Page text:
Byhalia, Mississippi (JFK+50) American novelist William Faulkner* died 52 years ago today, July 6, 1962, here in Byhalia.
Mr. Faulkner wrote 13 novels, many short stories and a play. One of his most famous works is "The Sound and the Fury" (1929).
Faulkner won the Nobel Prize for Literature in 1949.
President John F. Kennedy said...
"Since Henry James, no writer has left behind such a vast and enduring monument to the strength of American literature.
From this world he sought to illuminate the restless searching of all men and his insight spoke to the hearts of all who listened."
The test was conducted by the Lawrence Livermore National Laboratory.
The Yucca Flat site had a total of 739 nuclear test explosions.
Washington, D.C. (JFK+50) Officials of the Kennedy administration expressed cautious optimism 51 years ago today, July 6, 1963, that growing ideological differences between the Union of Soviet Socialists Republics and Communist China would lead the Soviets to seek closer relations with the United States.
The Chinese government had been increasingly critical of Soviet policy which it considered to be accommodating to the West.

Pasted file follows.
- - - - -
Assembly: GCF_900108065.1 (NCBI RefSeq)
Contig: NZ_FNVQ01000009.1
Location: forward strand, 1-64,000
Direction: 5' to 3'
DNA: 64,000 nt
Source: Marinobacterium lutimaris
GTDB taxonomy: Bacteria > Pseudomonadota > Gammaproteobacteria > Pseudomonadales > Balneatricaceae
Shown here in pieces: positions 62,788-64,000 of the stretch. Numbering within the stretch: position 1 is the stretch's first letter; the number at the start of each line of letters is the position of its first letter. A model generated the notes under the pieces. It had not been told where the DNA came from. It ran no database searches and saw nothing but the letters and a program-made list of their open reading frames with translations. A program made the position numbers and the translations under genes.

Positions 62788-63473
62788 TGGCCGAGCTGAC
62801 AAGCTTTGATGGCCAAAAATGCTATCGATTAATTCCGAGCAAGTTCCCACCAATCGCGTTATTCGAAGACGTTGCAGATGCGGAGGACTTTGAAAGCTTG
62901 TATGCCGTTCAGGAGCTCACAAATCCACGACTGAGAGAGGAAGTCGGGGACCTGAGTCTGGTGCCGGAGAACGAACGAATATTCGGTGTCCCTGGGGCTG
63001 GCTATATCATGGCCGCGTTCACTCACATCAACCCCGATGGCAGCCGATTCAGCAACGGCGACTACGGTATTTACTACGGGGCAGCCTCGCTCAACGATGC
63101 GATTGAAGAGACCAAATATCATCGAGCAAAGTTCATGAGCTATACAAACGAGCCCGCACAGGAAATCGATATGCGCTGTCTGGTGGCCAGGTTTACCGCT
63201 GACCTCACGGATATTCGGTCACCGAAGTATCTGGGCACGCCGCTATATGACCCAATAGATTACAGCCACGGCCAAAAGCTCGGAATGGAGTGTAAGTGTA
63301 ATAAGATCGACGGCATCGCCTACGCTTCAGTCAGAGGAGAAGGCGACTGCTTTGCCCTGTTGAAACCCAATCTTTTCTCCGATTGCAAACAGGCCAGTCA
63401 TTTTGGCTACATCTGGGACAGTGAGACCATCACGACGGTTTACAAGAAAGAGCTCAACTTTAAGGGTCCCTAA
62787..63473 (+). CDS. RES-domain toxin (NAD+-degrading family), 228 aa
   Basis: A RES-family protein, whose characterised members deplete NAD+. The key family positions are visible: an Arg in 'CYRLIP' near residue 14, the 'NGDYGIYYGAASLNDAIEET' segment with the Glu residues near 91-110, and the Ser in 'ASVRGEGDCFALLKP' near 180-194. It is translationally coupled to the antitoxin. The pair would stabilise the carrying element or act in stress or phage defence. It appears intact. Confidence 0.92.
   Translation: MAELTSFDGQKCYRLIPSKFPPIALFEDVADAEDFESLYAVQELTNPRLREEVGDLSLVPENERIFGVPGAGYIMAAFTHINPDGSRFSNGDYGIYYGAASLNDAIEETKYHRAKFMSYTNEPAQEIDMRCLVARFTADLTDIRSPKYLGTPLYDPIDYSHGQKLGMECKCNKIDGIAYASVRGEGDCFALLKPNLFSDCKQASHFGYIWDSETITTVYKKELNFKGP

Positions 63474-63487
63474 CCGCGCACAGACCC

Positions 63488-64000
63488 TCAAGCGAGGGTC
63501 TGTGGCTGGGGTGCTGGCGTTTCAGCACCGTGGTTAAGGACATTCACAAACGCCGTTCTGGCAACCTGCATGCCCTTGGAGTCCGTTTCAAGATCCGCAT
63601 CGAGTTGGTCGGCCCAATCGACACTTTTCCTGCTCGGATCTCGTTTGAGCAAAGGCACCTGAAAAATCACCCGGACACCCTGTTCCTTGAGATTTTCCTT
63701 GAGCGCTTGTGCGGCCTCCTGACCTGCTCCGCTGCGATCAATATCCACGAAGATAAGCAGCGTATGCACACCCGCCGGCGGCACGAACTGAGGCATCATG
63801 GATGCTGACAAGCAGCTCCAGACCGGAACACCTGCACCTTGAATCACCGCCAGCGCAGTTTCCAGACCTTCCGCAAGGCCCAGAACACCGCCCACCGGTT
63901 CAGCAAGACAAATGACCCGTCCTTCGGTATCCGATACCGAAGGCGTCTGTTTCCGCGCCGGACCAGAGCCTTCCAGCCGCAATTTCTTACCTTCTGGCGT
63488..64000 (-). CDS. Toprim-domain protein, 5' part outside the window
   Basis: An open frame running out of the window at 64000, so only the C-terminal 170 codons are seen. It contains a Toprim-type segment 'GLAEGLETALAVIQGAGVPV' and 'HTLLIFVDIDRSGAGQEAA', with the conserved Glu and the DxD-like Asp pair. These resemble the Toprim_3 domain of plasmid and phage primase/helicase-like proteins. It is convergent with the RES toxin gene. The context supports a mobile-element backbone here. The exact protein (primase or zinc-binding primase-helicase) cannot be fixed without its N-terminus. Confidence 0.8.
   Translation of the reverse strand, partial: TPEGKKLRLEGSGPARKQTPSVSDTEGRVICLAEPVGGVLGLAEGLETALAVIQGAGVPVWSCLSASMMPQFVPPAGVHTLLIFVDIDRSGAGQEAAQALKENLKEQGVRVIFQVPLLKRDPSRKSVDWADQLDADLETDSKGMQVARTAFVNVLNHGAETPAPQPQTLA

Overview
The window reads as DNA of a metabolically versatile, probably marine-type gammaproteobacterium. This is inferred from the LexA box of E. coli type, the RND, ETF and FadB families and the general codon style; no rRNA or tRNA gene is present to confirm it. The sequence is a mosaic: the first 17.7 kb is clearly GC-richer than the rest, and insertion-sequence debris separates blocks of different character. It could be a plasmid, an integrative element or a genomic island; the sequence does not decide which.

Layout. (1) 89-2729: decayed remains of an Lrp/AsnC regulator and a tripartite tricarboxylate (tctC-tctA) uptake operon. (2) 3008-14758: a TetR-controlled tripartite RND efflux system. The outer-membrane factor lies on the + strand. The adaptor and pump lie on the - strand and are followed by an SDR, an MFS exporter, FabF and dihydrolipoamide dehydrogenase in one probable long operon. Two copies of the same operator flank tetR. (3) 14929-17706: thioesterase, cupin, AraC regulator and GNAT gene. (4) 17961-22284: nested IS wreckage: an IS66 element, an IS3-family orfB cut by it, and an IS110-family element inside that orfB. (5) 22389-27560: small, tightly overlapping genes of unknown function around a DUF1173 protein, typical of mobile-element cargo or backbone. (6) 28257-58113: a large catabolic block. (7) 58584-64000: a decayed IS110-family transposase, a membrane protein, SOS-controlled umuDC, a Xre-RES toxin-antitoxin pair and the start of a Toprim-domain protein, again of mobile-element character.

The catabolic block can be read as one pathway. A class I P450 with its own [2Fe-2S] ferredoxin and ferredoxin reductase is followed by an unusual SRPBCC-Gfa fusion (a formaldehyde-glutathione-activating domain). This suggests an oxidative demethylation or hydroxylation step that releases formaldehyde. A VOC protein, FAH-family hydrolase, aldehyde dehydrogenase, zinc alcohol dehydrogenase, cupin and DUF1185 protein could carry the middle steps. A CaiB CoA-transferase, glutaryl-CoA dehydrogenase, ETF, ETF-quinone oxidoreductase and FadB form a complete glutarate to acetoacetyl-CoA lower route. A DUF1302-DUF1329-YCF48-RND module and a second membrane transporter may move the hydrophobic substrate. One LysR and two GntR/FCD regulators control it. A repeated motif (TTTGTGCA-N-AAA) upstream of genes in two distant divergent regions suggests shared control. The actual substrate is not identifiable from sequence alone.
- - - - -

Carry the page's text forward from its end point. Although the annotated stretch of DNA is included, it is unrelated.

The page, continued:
The optimism expressed by government officials was short-lived, however, when Chairman Nikita Khrushchev was replaced in 1964 by more hard-line Soviet leaders.
P.J. KENNEDY ARRIVES IN KANSAS CITY
Kansas City, Missouri (JFK+50) Patrick Joseph Kennedy**, representing the Commonwealth of Massachusetts, arrived here in Kansas City as delegate of the Democratic National Convention 114 years ago today, July 6, 1900.
This marked the third time Mr. Kennedy had served as a delegate at a national convention.
P.J. Kennedy, John F. Kennedy's paternal grandfather, was known as a politician who was always willing to help constituents in need.
"Everyone who ran for political office would get $50 or $75 from P.J...."
Unfortunately, PJ's generosity did not do him any favors when he ran for Street Commissioner in 1908. His defeat hit him and particularly his son, Joe, very hard.
Doris Kearns Goodwin writes that the lesson young Joe Kennedy learned from this experience was to "stay out of politics."
William Jennings Bryan and Adali E. Stevenson were selected as the Democratic Presidential and Vice-Presidential nominees of 1900.
"The Fitzgeralds and the Kennedys, An American Saga," by Doris Kearns Goodwin, Simon and Schuster, New York, 1987.